News & Views

To Our Friends and Colleagues
April 20, 2020

To Our Friends and Colleagues

Written by the FIJ Team

We wanted to reach out to you at this time for two reasons. Firstly, and most importantly, to wish you continued good health and fortitude during these unprecedented times. Secondly, to reassure you that FIJ continues to be fully operational during this period of upheaval. Though our physical operations have been modified to protect our staff and to maintain social distancing protocols, our full complement of lawyers and clerks are working remotely to continue to provide you with the level of service that you have come to expect and rely on from FIJ.

As the economic effects of Covid-19 continue to evolve, we imagine that many of you have questions or are contemplating alternative business strategies or credit solutions to help weather this storm.  FIJ is here to support you in these endeavors – we are but a phone call away should you need to “brainstorm” about new and creative approaches. Similarly, we have adapted ourselves to the new reality of how business is being conducted in the current climate - through the use of tools such as videoconferencing and electronic signatures, we are able to complete transactions as quickly and efficiently as before.  Also, while the courts are currently limiting hearings to urgent matters only, we are still able to issue and serve new claims as usual.

Over the years, FIJ has had the privilege of becoming a trusted business advisor to our clients – rest assured that we continue to take this role very seriously and have taken all measures to ensure that our responsiveness and quality of service have not been compromised.

We look forward to seeing you all again when things return to “normal” and until then, please stay safe and healthy.

If you have any questions, please do not hesitate to contact Leslie Fluxgold directly at l[email protected] or at 905 763 3770 x 210.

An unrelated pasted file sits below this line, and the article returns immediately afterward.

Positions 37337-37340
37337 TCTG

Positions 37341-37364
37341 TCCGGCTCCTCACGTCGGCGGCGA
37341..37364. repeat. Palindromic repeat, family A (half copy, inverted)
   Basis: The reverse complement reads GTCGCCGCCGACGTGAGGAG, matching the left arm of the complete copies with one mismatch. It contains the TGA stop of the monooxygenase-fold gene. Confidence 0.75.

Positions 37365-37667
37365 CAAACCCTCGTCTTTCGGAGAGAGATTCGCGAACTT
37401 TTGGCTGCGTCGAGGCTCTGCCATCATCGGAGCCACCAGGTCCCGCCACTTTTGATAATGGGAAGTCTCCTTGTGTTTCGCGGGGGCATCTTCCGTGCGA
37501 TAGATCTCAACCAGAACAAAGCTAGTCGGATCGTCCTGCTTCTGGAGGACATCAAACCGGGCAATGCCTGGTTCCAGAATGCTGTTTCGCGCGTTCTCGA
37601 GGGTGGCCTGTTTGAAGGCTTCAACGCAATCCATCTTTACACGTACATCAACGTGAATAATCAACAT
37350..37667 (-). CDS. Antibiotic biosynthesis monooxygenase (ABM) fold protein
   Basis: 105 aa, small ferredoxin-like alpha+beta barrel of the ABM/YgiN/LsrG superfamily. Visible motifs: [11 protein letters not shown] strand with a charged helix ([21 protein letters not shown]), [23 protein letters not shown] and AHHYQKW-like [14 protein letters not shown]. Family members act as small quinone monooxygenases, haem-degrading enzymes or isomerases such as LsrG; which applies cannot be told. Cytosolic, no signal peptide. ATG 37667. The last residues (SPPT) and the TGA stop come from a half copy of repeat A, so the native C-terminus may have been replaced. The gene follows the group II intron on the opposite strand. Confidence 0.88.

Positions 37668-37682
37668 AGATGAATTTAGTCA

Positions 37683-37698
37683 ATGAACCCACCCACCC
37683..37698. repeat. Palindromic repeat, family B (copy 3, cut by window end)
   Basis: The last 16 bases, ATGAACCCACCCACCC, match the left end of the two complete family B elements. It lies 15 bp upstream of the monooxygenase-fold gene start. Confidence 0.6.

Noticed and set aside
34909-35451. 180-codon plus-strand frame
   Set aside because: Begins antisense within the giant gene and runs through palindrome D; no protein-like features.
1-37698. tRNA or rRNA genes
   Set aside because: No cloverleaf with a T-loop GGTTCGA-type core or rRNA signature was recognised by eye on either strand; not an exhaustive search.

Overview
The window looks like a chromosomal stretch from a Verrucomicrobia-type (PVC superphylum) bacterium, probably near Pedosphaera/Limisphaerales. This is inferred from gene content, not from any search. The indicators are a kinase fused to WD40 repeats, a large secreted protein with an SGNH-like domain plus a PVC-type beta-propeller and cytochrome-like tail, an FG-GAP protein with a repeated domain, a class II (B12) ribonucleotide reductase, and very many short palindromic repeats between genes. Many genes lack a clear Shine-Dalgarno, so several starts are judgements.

The material provided in this article is for general information purposes only. It is not intended to provide legal advice or opinions of any kind.


About the Author:

Les Fluxgold is a respected advisor to the business community, with a focus on commercial real estate and commercial lending. Having served as counsel for the Ministry of Municipal Affairs and Housing, practiced privately for over 20 years and having spent over 15 years acting for many of Canada's leading commercial lenders, Les has the expertise and hands-on experience to guide clients through complicated real estate matters and commercial loan transactions. He identifies their objectives, assesses their options and gets them to the finish line.

Making Litigation Quicker and Cheaper: Changes to the Simplified Procedure
February 28, 2020

Making Litigation Quicker and Cheaper: Changes to the Simplified Procedure

Written by Liliana Ferreira

When it comes to starting a lawsuit, there is at first glance, two options: Small Claims Court or Superior Court*, with the primary difference being the amount that can be claimed by a plaintiff in the action**. Claims commenced in the Small Claims Court are, as of January 1, 2020, limited to $35,000, while there is no limit on the amount that can be claimed in Superior Court.

There is however another option built into the Superior Court process known as the Simplified Procedure. Simplified Procedure is governed by Rule 76 of the Rules of Civil Procedure and aims to streamline or shorten the litigation process, thereby freeing up Court resources and reducing the overall costs of litigation. It achieves this purpose by setting limits or requirements for certain procedural steps, such as eliminating cross-examinations, limiting discovery to 2 hours for each party, and setting shorter timelines for moving the matter forward. Simplified Procedure is however limited in its application to claims for real property, personal property, and until recently, payment of money not exceeding $100,000.